Imo Moszkowicz was born in Ahlen on July 27, 1925. His father, Benjamin Moszkowicz, who had been a Russian soldier in World War I, had settled there to work as a shoemaker after his release from war captivity. Benjamin and Chaja Moszkowicz had five sons and two daughters, and the family’s means were very limited. The father emigrated to Argentina in early 1938, and the rest of the family was supposed to follow, leaving Germany on November 10, 1938, but their apartment and the documents enabling them to leave the country were destroyed during the Night of Broken Glass (Reichskristallnacht, November 9 and 10, 1938). In fall 1939, the Nazis made the town of Ahlen judenrein, “free of Jews,” and the Moszkowicz family had to move to Essen. There, starting in 1940, Imo and two of his older brothers, Hermann and David, had to do forced labor. That saved them from being deported to Auschwitz in 1941, together with their mother and four other siblings. David was denounced after illegally going to a movie and was shot upon arrival in Birkenau. Imo and Hermann were the last in their family to be deported to Auschwitz, in 1942.


Imo Moszkowicz was admitted to the Buna/Monowitz concentration camp  a , where he first did hard labor in the cement detachment and the carpentry detachment before managing to switch to a better work detail. There he met a Kammersänger and volunteered to perform at a “social evening” for the entertainment of the camp SS and prominent prisoners: this was his first brush with acting.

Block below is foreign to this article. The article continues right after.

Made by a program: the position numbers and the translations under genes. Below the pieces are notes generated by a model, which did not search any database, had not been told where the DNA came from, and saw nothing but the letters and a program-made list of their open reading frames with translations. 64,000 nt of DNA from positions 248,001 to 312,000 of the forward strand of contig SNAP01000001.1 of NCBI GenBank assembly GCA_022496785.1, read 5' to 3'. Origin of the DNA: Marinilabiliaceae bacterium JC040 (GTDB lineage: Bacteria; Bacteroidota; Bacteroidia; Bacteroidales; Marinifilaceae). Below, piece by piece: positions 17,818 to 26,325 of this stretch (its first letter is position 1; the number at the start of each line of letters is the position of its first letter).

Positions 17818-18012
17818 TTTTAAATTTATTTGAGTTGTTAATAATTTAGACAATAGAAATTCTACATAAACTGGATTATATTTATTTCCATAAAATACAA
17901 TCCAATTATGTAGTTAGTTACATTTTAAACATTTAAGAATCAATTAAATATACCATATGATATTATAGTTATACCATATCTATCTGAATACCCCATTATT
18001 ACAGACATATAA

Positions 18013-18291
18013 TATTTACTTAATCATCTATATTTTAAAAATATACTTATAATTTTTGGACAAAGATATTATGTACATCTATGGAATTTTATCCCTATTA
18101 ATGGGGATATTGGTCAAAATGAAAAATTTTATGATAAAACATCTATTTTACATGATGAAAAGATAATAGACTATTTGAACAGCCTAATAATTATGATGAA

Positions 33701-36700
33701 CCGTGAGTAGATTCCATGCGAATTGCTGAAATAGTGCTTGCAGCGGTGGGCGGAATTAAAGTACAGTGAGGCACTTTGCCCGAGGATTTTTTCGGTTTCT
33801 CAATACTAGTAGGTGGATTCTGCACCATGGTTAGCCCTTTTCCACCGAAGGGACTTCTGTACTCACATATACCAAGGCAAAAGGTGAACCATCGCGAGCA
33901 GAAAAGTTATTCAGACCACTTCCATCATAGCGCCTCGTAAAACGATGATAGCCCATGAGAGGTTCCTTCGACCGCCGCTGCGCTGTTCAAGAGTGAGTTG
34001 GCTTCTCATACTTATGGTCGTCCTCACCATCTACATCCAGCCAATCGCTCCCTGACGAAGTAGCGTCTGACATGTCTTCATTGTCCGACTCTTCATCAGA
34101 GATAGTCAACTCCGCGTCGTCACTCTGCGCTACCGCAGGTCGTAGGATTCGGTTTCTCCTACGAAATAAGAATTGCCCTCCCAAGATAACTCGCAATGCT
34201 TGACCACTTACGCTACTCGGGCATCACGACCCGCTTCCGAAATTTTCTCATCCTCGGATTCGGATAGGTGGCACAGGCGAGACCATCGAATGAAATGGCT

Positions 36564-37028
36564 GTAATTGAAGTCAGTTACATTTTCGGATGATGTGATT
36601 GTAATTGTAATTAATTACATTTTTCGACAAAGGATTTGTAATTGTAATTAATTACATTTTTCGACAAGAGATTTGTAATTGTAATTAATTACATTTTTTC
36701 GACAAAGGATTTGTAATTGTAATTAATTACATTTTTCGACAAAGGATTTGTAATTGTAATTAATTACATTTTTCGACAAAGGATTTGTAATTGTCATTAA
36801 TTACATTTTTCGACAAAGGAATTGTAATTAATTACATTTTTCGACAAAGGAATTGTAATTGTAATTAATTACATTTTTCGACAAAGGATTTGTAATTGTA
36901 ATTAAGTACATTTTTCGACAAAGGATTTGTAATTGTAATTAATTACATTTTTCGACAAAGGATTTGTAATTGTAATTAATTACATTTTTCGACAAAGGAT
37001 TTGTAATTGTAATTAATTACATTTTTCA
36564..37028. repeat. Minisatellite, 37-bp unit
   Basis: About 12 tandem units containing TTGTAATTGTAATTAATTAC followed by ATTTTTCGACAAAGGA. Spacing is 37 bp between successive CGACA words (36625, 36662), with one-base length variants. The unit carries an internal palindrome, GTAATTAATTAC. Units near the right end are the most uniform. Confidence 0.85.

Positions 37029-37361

On January 18, 1945, Imo Moszkowicz was forced to take part in the death march. Finally the prisoners reached a subcamp of the Gross-Rosen concentration camp, where they were shut into a horizontal mining tunnel in which there was escaping gas. Many prisoners were killed in the ensuing mass panic; Imo barely escaped with his life.  b  In the chaos, Imo Moszkowicz and other prisoners separated themselves from the mass of refugees fleeing westward. Imo disguised himself as a member of the Wehrmacht and was liberated by the Red Army in Liberec (Czechoslovakia) in early May 1945. The only surviving member of his family, he returned to Ahlen.


In 1948, he became an assistant director for Gustaf Gründgens in Düsseldorf.  c  While working as a director, he met his wife, Renate, in South America. In 1961, he staged the first performance of a play by a contemporary German-speaking author in Israel: Zeit der Schuldlosen [Time of the Innocent] by Siegfried Lenz. In the FRG he also directed many well-known film productions, such as Max der Taschendieb (Max the Pickpocket) (FRG, 1962) and the Pumuckl movies (FRG, 1978; Germany, 1999). In 1998, Imo Moszkowicz published his autobiography, Der grauende Morgen (Gray Dawn), in which he shows how the memory of the Buna/Monowitz concentration camp repeatedly breaks unbidden into his later life.  d  Imo Moszkowicz died in Ottobrunn near Munich on January 11, 2011.

(LG; transl. KL)


Moszkowicz, Imo: Der grauende Morgen. Eine Autobiographie. Munich: Knaur, 1998.

[1] Imo Moszkowicz: Der grauende Morgen. Eine Autobiographie [Gray Dawn: An Autobiography] (Munich: Knaur, 1998), p. 176. (Translated by KL)